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The Competing Concepts

The main aims of this paper are to evaluate and list the advantages and disadvantages of each concept among the competing concepts under which many organizations have successfully conducted their marketing activities, and to choose an effective one among the list of concepts.

The first two concepts are production concept and product concept, and their main advantages are low price and availability. The production concept is considered to be one of the oldest concepts in business and managers very often are really concentrated on achieving three main purposes: low costs, mass distribution and rather high production efficiency. This concept may be used in situations when a company wants to expand one or another part of certain market or in a situation when obtaining of the basic product is important. Thinking about the disadvantages, it is possible to mention that sometimes managers plunge into the development of one product putting their interests to the first place, forgetting about the needs of customers, who will buy this product in future. Offering innovate features or improving the product, each manager should remember that the right price, distribution and advertisement are also necessary part of sales process.

The third concept is selling concept, and its main purpose is to sell more goods to more people. Its advantages are an opportunity to give people information about the product, to inform buyers about the future perspectives which they can receive buying one or other product, but aggressive practice of selling is also among disadvantages of this concept. Some firms in a situation of overcapacity are trying to sell people everything what they make except of making products what the market and its buyers want.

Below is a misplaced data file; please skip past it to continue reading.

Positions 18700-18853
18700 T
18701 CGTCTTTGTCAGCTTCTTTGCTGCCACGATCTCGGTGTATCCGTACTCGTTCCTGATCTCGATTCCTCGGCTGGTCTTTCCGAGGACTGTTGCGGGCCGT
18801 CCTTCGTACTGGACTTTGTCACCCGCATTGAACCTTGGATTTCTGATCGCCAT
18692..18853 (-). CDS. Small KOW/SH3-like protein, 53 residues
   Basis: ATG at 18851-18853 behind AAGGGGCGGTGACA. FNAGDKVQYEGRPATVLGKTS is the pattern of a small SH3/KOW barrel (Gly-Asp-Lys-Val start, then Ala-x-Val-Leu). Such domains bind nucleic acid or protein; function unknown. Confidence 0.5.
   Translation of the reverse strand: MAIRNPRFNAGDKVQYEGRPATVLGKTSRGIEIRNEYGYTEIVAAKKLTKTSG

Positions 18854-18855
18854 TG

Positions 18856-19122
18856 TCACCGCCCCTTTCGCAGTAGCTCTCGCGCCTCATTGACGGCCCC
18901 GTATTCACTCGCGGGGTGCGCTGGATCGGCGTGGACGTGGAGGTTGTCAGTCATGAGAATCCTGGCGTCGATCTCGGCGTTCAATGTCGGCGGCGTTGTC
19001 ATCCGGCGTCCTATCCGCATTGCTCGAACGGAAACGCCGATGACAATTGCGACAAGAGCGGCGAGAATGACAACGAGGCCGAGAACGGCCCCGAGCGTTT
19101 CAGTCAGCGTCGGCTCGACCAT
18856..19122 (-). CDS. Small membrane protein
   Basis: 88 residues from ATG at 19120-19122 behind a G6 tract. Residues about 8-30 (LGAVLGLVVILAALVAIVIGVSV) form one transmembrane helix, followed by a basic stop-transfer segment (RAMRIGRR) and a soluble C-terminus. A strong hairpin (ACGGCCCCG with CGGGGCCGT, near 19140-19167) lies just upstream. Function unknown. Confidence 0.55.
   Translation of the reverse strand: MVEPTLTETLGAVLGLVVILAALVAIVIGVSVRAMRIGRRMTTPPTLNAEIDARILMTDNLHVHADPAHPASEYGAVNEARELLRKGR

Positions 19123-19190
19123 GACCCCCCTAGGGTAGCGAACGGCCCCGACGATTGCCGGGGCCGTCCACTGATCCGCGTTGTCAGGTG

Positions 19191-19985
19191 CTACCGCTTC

The fourth concept is marketing concept which includes in itself many good business characteristics. Its main purpose is not to find the right customers to company’s products, but to understand customers’ needs and to give them the right products. Drummond and Ensor (2005) stated that this concept has a more competitive nature, because each product has its target market and satisfying the needs of this target market a company may be more successful than trying to make the right products to all groups of customers. The main disadvantage of this concept may be a very specific set of products and only very basic innovations, but it can be solved by effective marketing strategies of development.

Lastly, the fifth concept is the holistic marketing concept and it seems to be the most effective concept among all the above numerated. The holistic marketing concept is in trend nowadays and it has a big variety of perspectives in contemporary business world. New era needs an establishment of new set of practices and beliefs, and exactly the holistic marketing concept is the right choice in this situation. There is no doubt that a new era provides managers with a necessity to reorganize existed traditional applications of the marketing concept making it better day after day.

According to Ahmed and Rafiq (2002), “the holistic marketing concept is based on the development, design, and implementation of marketing programs, processes, and activities that recognizes their breadth and interdependencies. Holistic marketing recognizes that “everything matters” in marketing—and that a broad, integrated perspective is often necessary”.

It is important to mention that the holistic marketing concept includes in itself four broad components which characterize it from very good sides. These concepts are relationship marketing, integrated marketing, internal marketing, and performance marketing. Its advantages are in the possibility to combine in itself all good characteristics of the marketing concept paying a specific attention to the products benefit to the improvement of our society as a whole. It should be mentioned that greater emphasis is put not only on a company’s profits but also on environmental problems and social services.

In conclusion, it is true that the implementation into practice of the holistic marketing concept needs more costs and efforts but the result will be great in any case.

 

References:

Ahmed, P. and Rafiq, M. (2002). Internal Marketing: Tools and Concepts for Customer-Focused Management. Elsevier Butterworth Heinemann.
Drummond, G. and Ensor, J. (2005). Introduction to Marketing Concepts. Elsevier/Butterworth Heinemann.